"This may well be the last gasp of the open internet."
"Pai's notion of a fair and open internet is one that works for the highest bidder, and it just leaves everyone else behind."
—Sen. Elizabeth Warren
So declared Common Cause's Michael Copps ahead of the Republican-controlled FCC's planned vote to kill net neutrality on Thursday, capturing the sense of urgency felt by consumer advocates, civil rights organizations, and progressive lawmakers as they mobilized in a last-ditch expression of dissent against chairman Ajit Pai's bid to hand the web over to massive telecom companies.
"Pai's notion of a fair and open internet is one that works for the highest bidder, and it just leaves everyone else behind," Sen. Elizabeth Warren (D-Mass.) said on the floor of the Senate on Wednesday, echoing the sentiments of nearly 40 of her colleagues who have called on Pai to cancel Thursday's vote. "If the FCC eliminates net neutrality protections, giant internet companies will pop open those champagne bottles. They will have the power to block access, to filter content, to charge more—three powerful ways that they will pick the next round of America's winners and losers."
As Warren spoke, internet defenders demonstrated outside of FCC headquarters in the freezing D.C. weather, denouncing the Republican commissioners backing the elimination of net neutrality protections as the three "telecom stooges."
Protests continued into Thursday morning, as hundreds of Americans headed to the nation's capital for a "Net Neutrality Wake-Up Call."
"Chairman Pai expects the public to be asleep to the fact that repealing net neutrality will only benefit greedy companies like Verizon," Steven Renderos, organizing director for the Center for Media Justice, said in a statement. "Today's rally is a wake-up call to the FCC, members of Congress and the president that we will continue to fight for equal access to the internet where our voices are protected and heard."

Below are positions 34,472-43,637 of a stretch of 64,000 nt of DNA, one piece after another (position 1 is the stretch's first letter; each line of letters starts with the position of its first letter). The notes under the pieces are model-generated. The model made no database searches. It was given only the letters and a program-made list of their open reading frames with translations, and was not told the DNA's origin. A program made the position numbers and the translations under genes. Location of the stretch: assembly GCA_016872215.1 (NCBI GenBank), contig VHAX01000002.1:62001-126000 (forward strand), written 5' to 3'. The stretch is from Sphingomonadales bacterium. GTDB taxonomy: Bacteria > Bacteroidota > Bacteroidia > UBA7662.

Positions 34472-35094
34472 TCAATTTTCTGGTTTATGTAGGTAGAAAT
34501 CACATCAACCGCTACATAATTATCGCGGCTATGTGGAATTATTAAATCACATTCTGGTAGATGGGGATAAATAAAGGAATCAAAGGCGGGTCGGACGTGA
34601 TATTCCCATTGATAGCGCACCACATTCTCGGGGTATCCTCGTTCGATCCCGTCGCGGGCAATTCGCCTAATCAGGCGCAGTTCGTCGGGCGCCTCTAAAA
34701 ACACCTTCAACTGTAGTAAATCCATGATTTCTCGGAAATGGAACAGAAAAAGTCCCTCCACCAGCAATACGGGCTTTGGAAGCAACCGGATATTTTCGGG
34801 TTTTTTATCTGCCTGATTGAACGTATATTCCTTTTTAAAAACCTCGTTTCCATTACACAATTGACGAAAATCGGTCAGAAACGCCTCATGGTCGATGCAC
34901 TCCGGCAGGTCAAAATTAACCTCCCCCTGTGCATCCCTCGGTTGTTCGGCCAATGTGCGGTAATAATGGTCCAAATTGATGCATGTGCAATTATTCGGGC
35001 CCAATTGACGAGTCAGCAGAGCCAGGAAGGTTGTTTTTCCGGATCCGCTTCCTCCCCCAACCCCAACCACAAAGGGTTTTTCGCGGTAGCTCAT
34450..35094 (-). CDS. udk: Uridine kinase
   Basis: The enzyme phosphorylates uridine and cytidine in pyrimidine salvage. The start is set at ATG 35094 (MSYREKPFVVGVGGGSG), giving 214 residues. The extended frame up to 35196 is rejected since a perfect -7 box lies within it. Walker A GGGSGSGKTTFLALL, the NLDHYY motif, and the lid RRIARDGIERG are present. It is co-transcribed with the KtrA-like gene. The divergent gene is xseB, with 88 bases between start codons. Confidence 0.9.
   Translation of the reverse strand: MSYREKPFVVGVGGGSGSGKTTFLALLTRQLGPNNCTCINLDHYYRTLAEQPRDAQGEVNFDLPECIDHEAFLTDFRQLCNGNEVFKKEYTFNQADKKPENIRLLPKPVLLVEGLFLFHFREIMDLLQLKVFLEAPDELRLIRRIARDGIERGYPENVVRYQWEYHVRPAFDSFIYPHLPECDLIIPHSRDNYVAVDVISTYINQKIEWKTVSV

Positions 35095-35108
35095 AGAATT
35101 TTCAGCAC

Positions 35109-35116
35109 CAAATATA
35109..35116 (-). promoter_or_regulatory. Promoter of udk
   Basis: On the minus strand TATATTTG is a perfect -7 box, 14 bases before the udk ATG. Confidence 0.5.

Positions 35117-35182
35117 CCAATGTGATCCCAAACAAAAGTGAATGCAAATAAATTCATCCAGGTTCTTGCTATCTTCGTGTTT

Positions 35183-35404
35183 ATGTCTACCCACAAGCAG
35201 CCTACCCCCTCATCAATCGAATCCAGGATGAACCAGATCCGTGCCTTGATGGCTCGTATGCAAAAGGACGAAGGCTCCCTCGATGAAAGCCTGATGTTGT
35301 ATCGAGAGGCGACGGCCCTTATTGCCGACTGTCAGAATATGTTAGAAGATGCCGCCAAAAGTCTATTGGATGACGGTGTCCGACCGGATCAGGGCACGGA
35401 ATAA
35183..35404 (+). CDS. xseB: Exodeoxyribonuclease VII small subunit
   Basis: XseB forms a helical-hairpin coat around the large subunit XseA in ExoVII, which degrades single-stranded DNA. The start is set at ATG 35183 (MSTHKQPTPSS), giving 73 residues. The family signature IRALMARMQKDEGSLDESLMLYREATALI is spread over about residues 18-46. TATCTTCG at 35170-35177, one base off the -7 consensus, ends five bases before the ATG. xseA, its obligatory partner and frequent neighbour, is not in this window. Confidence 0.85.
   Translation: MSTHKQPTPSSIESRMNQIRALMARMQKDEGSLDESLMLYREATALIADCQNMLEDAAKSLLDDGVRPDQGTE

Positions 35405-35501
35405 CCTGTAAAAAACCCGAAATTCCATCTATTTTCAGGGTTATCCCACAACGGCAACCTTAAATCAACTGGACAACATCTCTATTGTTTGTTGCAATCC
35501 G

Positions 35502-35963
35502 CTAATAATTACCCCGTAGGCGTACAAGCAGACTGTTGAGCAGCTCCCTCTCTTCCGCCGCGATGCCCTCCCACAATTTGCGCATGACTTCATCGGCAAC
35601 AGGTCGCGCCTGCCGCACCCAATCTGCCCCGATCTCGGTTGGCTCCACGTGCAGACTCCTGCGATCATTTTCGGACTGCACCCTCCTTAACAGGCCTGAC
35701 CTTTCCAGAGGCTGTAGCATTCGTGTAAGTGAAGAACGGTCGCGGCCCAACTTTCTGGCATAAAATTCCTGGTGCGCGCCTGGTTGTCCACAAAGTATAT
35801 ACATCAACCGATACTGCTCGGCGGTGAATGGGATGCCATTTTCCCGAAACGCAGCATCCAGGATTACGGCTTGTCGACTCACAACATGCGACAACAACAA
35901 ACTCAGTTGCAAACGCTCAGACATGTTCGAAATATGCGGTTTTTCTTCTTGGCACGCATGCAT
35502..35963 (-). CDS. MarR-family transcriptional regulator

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The FCC's vote on Thursday will come just weeks after Pai introduced his plan right before Thanksgiving—a move critics slammed as an attempt to hide deeply unpopular proposals under the cover of the holiday. Now, Pai and his two Republican allies at the FCC are set to place "a lump of coal in the internet's stocking" just days before Christmas.
"Chairman Pai expects the public to be asleep to the fact that repealing net neutrality will only benefit greedy companies like Verizon."
—Steven Renderos, Center for Media Justice
In the period between his plan's release and Thursday's vote, Pai's proposals have been pilloried by a wide range of critics, including some of the web's pioneers and major websites. Hundreds of demonstrations have also taken place nationwide.
As Common Dreams reported on Wednesday, polls have consistently shown that the public is overwhelmingly on the side of net neutrality. A University of Maryland published Monday found that 75 percent of Americans believe that by moving to gut net neutrality protections, Pai is "basically giving [internet service providers] a license to steal from consumers."
Pai, however, seems perfectly content to "disregard the will of the people he's supposed to serve," Craig Aaron, president and CEO of Free Press, said in a statement ahead of Thursday's vote.
Aaron concluded with a vow to sue the FCC if—as expected—the agency votes along party lines to approve Pai's plan.
"Despite undeniable public opposition across the country, the political spectrum and every corner of the internet, Ajit Pai is rushing forward with a plan that threatens to destroy the internet’s democratic, innovative, and liberating nature," Aaron said. "Let me be clear: Ajit Pai will not have the last word on Net Neutrality. Free Press intends to sue the FCC on the basis of its broken process, deeply flawed legal reasoning, willful rejection of evidence that contradicts its preordained conclusions, and absolute disregard for public input. We have a very strong case in court."